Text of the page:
Species Richness, Forest Structure, and Functional Diversity During Succession in the New Guinea Lowlands
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Much of the world's tropical forests have been affected by anthropogenic disturbance. These forests are important biodiversity reservoirs whose diversity, structure and function must be characterized across the successional sequence. We examined changes in structure and diversity along a successional gradient in the lowlands of New Guinea. To do this, we measured and identified all stems =5 cm diameter in 19 0.25 ha plots ranging in age from 3 to >50 yr since disturbance. We also measured plant functional traits related to establishment, performance, and competitive ability. In addition, we examined change in forest structure, composition, species diversity, and functional diversity through succession. By using rarefaction to estimate functional diversity, we compared changes in functional diversity while controlling for associated differences in stem and species density. Basal area and species density increased with stand age while stem density was highest in intermediate secondary forests. Species composition differed strongly between mature and secondary forests. As forests increased in basal area, community-weighted mean wood density and foliar carbon increased, whereas specific leaf area and proportion of stems with exudate decreased. Foliar nitrogen peaked in medium-aged forests. Functional diversity was highest in mature forests, even after accounting for differences in stem and species diversity. Our study represents one of the first attempts to document successional changes in New Guinea's lowland forest. We found robust evidence that as succession proceeds, communities occupy a greater range of functional trait space even after controlling for stem and species density. High functional diversity is important for ecological resiliency in the face of global change.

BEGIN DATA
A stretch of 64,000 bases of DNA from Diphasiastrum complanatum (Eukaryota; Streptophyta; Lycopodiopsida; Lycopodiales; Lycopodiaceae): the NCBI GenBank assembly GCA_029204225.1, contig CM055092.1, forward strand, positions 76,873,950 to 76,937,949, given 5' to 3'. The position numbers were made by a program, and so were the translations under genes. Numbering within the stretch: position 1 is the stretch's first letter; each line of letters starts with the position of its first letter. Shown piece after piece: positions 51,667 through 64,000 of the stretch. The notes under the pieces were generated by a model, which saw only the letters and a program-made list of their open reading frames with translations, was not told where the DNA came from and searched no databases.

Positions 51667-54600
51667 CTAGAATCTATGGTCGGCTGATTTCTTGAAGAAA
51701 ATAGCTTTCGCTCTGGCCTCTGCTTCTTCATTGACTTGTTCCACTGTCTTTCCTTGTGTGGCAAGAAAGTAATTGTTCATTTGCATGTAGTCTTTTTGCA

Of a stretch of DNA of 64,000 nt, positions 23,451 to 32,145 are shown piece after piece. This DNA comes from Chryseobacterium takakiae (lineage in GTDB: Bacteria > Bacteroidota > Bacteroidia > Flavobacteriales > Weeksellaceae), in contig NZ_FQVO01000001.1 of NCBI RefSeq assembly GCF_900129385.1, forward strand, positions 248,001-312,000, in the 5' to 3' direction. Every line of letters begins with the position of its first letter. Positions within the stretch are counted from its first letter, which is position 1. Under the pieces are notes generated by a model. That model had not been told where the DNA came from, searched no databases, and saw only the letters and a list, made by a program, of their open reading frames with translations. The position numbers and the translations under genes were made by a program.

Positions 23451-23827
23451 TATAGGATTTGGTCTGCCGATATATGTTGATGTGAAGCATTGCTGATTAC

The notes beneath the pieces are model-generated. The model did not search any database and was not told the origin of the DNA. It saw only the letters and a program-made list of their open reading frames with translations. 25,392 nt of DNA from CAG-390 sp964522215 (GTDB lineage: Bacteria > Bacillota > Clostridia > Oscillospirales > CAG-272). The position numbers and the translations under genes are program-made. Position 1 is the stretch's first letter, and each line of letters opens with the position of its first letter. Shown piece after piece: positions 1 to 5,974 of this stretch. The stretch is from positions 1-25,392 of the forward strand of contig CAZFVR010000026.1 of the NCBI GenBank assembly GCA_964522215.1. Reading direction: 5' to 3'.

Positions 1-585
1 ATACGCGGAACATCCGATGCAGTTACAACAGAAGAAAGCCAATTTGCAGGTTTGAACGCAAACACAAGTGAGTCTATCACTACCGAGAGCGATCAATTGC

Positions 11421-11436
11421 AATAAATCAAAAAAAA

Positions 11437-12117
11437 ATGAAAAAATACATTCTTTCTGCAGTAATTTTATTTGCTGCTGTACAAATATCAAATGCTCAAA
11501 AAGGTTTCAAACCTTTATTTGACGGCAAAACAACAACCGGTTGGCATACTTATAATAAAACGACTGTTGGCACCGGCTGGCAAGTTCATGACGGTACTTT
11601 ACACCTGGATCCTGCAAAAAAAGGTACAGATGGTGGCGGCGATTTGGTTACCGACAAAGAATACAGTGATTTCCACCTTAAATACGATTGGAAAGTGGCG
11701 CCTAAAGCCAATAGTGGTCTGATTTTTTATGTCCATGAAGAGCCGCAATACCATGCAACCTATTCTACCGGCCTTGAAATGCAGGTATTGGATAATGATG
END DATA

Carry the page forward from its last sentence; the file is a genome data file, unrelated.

Environmental Sciences not elsewhere classified